In the Image below you can see the Playback, Edit and Output Monitors of my workflow.
To assist me in the Inputting of material, I use an NX card and also a Pegasus Card, both by Grass Valley.
The NX Card (which is now at its end of life) is for the capture and output of standard Video where as the Pegasus card can capture RGB and DVI PC Screen signals in their native resolution.
I am currently doing some research on the new Storm 3G Card to replace the NX. I will post again when the upgrade is completed!
If I need to capture video files from my playback PC’s screen then I will do these using the Pegasus card before opening Edius. For all other capturing, (VHS etc), I can do these from within Edius.
After opening, I can open an existing project or start a new one. Each project is named with a number of references that can be searched for later. Each project can have any video format – whether it is standard or not. If your investigation solely consists of 352×288, 5FPS files then you can set a project around this. Remember, with Edius, you can edit anything, in your way. You are not restricted. Most of my presentation work finishes on Video DVD so my standard project fits the Video DVD standard. Again, it must also be mentioned that I can also output any other format along the way – ideal for creating preview WMV’s.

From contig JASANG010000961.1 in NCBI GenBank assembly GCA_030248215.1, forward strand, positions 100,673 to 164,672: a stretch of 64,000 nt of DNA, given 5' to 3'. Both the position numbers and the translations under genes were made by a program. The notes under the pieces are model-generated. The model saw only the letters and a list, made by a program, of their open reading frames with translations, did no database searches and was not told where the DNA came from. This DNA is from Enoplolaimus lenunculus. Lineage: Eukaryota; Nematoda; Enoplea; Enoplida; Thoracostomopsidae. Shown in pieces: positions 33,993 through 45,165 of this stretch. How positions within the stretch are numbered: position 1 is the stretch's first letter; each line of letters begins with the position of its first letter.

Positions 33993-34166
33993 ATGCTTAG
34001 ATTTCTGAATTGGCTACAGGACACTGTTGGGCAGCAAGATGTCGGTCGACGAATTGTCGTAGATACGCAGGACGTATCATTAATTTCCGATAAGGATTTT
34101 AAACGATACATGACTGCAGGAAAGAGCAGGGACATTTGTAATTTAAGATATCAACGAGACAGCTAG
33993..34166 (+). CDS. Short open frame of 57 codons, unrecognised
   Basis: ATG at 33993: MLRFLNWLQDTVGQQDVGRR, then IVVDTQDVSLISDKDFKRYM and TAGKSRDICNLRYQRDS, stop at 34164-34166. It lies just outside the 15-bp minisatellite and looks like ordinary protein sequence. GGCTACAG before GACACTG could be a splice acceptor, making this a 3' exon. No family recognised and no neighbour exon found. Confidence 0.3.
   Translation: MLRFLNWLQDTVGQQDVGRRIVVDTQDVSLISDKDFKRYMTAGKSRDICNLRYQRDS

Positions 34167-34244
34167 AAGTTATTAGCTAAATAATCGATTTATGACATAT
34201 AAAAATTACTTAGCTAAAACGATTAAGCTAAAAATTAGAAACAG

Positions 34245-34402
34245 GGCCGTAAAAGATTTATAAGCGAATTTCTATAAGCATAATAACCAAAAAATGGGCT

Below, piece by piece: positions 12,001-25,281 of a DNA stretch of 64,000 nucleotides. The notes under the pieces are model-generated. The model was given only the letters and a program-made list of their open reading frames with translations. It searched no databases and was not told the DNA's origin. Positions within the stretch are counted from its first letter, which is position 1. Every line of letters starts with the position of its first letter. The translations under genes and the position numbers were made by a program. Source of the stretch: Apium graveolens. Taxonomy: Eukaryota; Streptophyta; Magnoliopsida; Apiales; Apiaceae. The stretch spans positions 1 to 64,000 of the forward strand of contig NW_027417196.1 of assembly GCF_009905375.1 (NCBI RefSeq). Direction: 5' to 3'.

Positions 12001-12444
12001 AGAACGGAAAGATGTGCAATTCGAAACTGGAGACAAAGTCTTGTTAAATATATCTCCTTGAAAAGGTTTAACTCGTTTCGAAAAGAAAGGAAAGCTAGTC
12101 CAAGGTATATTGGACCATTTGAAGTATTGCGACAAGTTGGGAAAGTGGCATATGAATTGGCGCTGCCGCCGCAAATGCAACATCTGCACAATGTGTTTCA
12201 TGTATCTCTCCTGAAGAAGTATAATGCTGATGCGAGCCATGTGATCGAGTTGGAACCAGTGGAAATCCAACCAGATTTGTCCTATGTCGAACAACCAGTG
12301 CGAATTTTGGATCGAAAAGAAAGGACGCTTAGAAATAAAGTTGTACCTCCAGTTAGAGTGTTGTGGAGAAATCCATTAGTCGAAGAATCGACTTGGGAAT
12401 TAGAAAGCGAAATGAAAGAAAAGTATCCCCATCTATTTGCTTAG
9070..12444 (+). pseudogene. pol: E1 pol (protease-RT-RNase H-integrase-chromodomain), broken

Click on any of the images below to open full size….
When the project opens, the interface is clean and easy to understand.
The first thing I do is prepare the bin and sort my video evidence
I preview my captured clips and add comments to them. These comments are searchable and really help when dealing with a large amount of files in a busy compilation.
The same goes for Markers. When I am building a sequence, I can place markers on the timeline and add details to them. This is great when wanting to highlight certain actions and navigate throughout the clip. Its also really easy to capture the frames from these markers for other uses. The markers can also be chapter points in a Video DVD. A very versatile tool.
The layout and mask tools are probably the most commonly used and are immensely powerful. For boxouts, side by sides, quad view, zooms, area highlighting, blurring, mosaicing – these two tools do them quickly and professionally.
Another easy tool is the multi-camera editing mode. Makes the editing of up to 16 camera views really quick.
So, I have completed my investigation and the sequences are created. Some will be ‘building’ sequences and some will be final edits. I can then create a Video DVD direct from the timeline or output any part of any sequence to a standard video file, WMV for example.
This has been a very quick rundown of how Edius can be used within the Video Investigation field. The tutorials available for Edius, the Forum members over at Grass Valley and other online resources have always helped when I have visualised something but just have not known how to achieve it.
When used to its full potential, Edius is a really powerful tool and can help to quickly output a very professional end product.
At the end, I can wrap the entire folder up and its ready for archiving.